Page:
Hoeven: Congress Approves $3.3 Billion to Fill VA Shortfall, Reforms Choice Act to Improve Vets' Access to Local Care

Senator Says Access to Community Care for Veterans Act Still Needed

WASHINGTON – Senator John Hoeven today said Congress has approved a $3.3 billion fix to fill a shortfall in the Department of Veterans Affairs (VA) budget. The same measure reforms parts of last year’s Choice Act and improves access to health care services for veterans, but Congress still needs to pass the Access to Community Care for Veterans Act.

The veterans’ measures were included in the highway bill extension that passed Thursday to give Congress time to finalize a long-term transportation bill.

“While filling the VA funding shortfall and reforming the Choice Act will help provide better access to primary care for some veterans, other veterans will still have to make long drives for services like physical therapy and diagnostic imaging,” Hoeven said. “These are good first steps, but there’s more to do here. To fully fix the Choice program, we need to pass the Access to Community Care for Veterans Act, which will allow veterans who live within 40 miles of a VA clinic that doesn’t offer necessary services to seek care from a local provider.”

Reforms to the Choice Act in the highway extension bill include provisions that will:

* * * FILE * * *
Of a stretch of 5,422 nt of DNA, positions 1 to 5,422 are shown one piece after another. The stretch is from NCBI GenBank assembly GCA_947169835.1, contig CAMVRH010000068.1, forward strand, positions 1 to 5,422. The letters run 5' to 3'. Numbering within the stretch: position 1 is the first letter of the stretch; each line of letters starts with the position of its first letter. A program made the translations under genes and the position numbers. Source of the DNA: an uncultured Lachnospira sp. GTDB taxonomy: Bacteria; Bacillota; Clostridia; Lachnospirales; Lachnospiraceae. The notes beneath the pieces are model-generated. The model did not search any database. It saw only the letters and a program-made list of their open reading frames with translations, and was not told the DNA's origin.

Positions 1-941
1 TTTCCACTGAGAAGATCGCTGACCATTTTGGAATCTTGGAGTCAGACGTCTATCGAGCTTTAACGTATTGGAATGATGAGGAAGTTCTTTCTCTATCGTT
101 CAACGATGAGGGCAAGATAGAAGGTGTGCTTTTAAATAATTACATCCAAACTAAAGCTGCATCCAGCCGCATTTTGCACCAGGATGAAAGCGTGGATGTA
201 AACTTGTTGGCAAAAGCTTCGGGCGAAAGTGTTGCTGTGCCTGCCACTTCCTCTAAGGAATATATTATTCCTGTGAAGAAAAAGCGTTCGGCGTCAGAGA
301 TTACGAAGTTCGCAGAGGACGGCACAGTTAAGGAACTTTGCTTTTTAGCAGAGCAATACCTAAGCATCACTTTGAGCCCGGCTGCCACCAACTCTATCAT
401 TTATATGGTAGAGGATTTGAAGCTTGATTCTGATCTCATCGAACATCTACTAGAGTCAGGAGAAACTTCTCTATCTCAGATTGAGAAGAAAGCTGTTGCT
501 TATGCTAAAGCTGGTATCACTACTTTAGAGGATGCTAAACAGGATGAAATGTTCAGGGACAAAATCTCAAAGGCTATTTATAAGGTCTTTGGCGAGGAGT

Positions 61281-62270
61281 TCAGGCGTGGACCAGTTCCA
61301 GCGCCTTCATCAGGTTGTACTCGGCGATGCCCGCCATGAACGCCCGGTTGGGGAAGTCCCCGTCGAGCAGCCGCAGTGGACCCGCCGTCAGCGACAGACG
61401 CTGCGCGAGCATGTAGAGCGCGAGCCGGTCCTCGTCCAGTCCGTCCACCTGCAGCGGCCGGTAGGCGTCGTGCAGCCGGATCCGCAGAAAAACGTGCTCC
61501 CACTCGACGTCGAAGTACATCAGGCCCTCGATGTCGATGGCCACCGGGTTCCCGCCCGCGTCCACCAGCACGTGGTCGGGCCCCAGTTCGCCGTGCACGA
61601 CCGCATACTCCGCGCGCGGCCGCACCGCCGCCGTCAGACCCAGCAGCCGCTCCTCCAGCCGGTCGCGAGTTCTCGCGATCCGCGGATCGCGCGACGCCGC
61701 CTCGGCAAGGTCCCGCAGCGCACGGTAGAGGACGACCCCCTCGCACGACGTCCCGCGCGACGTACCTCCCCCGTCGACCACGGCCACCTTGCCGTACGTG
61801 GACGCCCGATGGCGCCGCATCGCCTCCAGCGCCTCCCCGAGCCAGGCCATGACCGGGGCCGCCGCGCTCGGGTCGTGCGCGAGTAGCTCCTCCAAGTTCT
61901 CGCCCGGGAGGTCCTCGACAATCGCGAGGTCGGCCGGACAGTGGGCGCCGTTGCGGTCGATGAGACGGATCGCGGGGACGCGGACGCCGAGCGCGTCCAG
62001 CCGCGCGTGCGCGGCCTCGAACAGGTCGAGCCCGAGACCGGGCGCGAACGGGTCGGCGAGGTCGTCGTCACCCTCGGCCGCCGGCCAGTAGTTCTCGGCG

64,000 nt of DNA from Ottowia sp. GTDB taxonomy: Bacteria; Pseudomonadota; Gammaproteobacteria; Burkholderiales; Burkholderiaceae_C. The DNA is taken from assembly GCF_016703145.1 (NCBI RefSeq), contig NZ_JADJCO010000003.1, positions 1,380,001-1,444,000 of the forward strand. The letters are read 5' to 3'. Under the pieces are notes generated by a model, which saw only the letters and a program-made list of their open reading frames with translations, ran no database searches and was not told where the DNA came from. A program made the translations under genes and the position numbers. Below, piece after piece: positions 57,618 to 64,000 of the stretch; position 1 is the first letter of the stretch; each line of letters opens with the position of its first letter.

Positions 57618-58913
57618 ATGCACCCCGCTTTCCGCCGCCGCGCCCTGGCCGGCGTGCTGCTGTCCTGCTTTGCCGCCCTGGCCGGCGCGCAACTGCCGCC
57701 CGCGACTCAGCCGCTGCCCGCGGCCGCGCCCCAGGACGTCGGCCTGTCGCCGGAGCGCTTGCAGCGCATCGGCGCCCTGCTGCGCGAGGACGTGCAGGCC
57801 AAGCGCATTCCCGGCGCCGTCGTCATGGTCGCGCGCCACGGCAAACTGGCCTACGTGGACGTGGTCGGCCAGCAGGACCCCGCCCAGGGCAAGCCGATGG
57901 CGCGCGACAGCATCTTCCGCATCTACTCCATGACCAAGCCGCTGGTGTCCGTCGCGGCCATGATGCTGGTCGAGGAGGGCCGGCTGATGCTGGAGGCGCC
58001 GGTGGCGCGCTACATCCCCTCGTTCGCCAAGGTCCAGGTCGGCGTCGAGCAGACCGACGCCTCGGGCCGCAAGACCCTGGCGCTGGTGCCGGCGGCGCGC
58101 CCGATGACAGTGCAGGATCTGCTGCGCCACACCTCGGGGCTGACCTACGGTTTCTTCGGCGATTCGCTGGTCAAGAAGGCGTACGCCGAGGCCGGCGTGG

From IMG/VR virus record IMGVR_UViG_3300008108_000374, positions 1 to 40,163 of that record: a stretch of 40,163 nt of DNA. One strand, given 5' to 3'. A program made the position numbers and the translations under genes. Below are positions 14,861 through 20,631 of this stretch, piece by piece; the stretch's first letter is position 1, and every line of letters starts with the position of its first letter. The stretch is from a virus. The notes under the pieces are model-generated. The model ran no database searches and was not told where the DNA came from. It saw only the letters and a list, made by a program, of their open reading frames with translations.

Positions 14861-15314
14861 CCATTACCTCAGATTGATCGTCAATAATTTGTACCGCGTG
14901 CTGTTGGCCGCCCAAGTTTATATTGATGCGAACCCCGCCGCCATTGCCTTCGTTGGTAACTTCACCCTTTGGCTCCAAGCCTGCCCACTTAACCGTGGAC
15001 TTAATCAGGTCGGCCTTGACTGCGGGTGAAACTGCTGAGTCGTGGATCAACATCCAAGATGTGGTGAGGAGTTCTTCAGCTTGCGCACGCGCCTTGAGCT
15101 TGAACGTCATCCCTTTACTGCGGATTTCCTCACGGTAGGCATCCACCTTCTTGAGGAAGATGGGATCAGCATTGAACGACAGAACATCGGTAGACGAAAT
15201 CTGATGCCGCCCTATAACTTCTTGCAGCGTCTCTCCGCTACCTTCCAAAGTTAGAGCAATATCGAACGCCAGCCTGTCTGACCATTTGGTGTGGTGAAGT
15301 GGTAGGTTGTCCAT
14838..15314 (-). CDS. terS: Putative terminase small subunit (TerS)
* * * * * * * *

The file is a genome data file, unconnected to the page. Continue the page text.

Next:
• Allow veterans who live within 40 miles of a VA community-based outpatient clinic (CBOC) that does not have a full-time physician on staff to access primary care services through the program. With current staffing levels at this time, it appears that veterans residing within 40 miles of Williston, Dickinson, Devils Lake, Jamestown and Minot, would qualify for the Choice program under the new rule and be eligible to receive primary care services in their local communities.
  • Expand eligibility for more veterans to access the Choice program by eliminating the requirement for a veteran to have been enrolled in the VA health care system by August 1, 2014.
  • Expand the number of non-VA providers who are allowed to participate in the Choice Program by allowing VA to include Medicaid providers and other providers as appropriate.
  • Allow VA to waive the wait time criteria for a veteran in need of an appointment but unable to schedule one prior to 30 days based on clinical necessity.

Additional features of the bill that will benefit veterans include provisions that will:

  • Exclude veterans and service members with existing health coverage from being counted as employees under Obamacare’s employer mandate (Part of the Hire More Heroes Act, which Hoeven cosponsored).
  • Allow service-connected veterans to contribute tax-free to health savings accounts.

In May, the Senate passed the Access to Community Care for Veterans Act, introduced by Senator Jerry Moran (R-Kan.) and cosponsored by Hoeven and a bipartisan group of senators. The legislation amends the Veterans Access, Choice, and Accountability Act of 2014 (Choice Act) to allow veterans to obtain health care services in their local community if a Department of Veterans Affairs Medical Center or CBOC within 40 miles can’t provide the necessary care. The measure still needs to be taken up by the House.

Hoeven has worked for two years to pass legislation to fix the issue of access for veterans.